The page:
By JEFF LUND
For the Capital City Weekly
There were trout, but they were following steelhead waiting for eggs or feasting on newly emerged salmon fry.
I put on a No. 16 elk hair caddis because I was determined to catch a trout on a dry fly for the first time this year. I proceeded to catch zero fish.
I wasn’t surprised, but I was a little disappointed both in my decision to clearly ignore what I knew was the best method to catch a trout that day and by the defiance displayed by the trout. After all, I don’t just eat cake on my birthday. I’ll eat it any month of the year whether it’s my birthday or not. Why can’t trout take a similar approach? Now that I think about it, a salmon egg is probably more an equivalent to birthday cake than a bug with wings, but whatever.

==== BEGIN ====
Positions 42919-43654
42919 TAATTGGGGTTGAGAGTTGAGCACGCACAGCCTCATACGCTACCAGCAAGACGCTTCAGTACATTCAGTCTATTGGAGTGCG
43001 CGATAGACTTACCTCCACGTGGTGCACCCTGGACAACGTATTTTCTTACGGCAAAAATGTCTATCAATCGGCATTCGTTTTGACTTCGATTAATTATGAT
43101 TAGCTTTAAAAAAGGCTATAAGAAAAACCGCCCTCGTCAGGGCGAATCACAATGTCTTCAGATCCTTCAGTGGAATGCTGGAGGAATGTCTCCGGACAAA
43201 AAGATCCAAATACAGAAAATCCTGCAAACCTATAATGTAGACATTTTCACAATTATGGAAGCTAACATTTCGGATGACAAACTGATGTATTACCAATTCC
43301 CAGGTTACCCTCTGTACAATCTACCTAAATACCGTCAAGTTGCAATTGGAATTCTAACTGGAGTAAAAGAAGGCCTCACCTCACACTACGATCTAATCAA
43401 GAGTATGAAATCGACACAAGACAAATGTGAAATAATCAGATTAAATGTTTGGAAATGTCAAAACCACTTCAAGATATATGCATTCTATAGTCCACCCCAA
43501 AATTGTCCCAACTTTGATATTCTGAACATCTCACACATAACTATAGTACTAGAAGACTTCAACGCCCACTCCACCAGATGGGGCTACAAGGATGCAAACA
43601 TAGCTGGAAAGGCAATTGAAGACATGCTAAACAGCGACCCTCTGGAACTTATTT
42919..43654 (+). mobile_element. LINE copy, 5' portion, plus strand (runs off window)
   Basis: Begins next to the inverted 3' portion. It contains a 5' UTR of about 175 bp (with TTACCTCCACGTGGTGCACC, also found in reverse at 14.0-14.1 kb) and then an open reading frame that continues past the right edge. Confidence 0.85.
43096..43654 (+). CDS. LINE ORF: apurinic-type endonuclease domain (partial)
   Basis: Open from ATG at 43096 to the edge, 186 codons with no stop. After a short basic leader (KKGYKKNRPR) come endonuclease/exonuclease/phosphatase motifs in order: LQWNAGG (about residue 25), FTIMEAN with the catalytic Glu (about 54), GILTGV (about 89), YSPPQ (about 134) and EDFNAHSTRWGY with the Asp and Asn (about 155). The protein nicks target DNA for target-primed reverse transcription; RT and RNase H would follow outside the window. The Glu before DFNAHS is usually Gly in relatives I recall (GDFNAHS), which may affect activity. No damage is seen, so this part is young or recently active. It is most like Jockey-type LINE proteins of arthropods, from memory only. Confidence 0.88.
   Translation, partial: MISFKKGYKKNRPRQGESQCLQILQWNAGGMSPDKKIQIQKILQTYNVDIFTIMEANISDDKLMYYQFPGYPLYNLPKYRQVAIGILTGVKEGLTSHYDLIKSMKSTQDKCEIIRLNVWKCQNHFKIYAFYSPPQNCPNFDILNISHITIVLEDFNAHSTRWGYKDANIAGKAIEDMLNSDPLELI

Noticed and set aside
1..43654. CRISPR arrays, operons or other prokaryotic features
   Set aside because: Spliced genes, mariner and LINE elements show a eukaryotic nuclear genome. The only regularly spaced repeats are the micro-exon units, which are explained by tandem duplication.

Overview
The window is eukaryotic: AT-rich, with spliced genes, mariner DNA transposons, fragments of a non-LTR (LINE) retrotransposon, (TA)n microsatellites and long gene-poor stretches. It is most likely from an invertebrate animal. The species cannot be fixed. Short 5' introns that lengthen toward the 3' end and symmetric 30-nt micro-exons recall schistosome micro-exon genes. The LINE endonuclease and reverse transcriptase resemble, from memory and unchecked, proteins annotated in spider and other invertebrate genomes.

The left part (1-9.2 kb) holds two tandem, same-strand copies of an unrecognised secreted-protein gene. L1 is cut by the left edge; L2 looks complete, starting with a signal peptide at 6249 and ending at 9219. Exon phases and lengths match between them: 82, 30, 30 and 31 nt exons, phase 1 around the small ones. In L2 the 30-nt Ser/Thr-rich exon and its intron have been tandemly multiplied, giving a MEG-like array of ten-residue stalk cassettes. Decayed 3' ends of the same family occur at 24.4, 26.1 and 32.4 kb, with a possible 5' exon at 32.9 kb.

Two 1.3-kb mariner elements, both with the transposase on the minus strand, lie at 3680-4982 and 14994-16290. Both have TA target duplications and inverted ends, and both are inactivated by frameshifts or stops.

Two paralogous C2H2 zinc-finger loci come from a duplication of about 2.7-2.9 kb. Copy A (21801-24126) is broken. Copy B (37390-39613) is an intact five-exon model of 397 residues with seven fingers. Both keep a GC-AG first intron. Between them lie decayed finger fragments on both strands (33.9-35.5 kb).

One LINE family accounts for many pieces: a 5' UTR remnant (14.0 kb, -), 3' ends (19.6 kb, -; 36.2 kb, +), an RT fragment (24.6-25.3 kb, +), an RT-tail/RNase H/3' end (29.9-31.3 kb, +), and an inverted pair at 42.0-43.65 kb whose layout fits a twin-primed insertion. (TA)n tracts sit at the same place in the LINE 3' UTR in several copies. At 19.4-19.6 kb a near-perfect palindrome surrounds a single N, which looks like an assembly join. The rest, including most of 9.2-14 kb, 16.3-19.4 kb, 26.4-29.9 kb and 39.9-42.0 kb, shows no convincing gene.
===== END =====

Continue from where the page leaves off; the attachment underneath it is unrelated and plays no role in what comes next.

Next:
I wanted to catch trout with a dry fly, because on that day it was the most fun method I could think of to catch a fish. It’s impossible to measure the most fun way to catch a fish overall because the variances in styles. Catching a steelhead swinging a fly is not at all like watching a cutthroat surface, mouth open, to take a dry fly. Both are nothing like being seven reels into retrieving a herring plug and having it crushed by a king salmon. Which is better? Does it matter?
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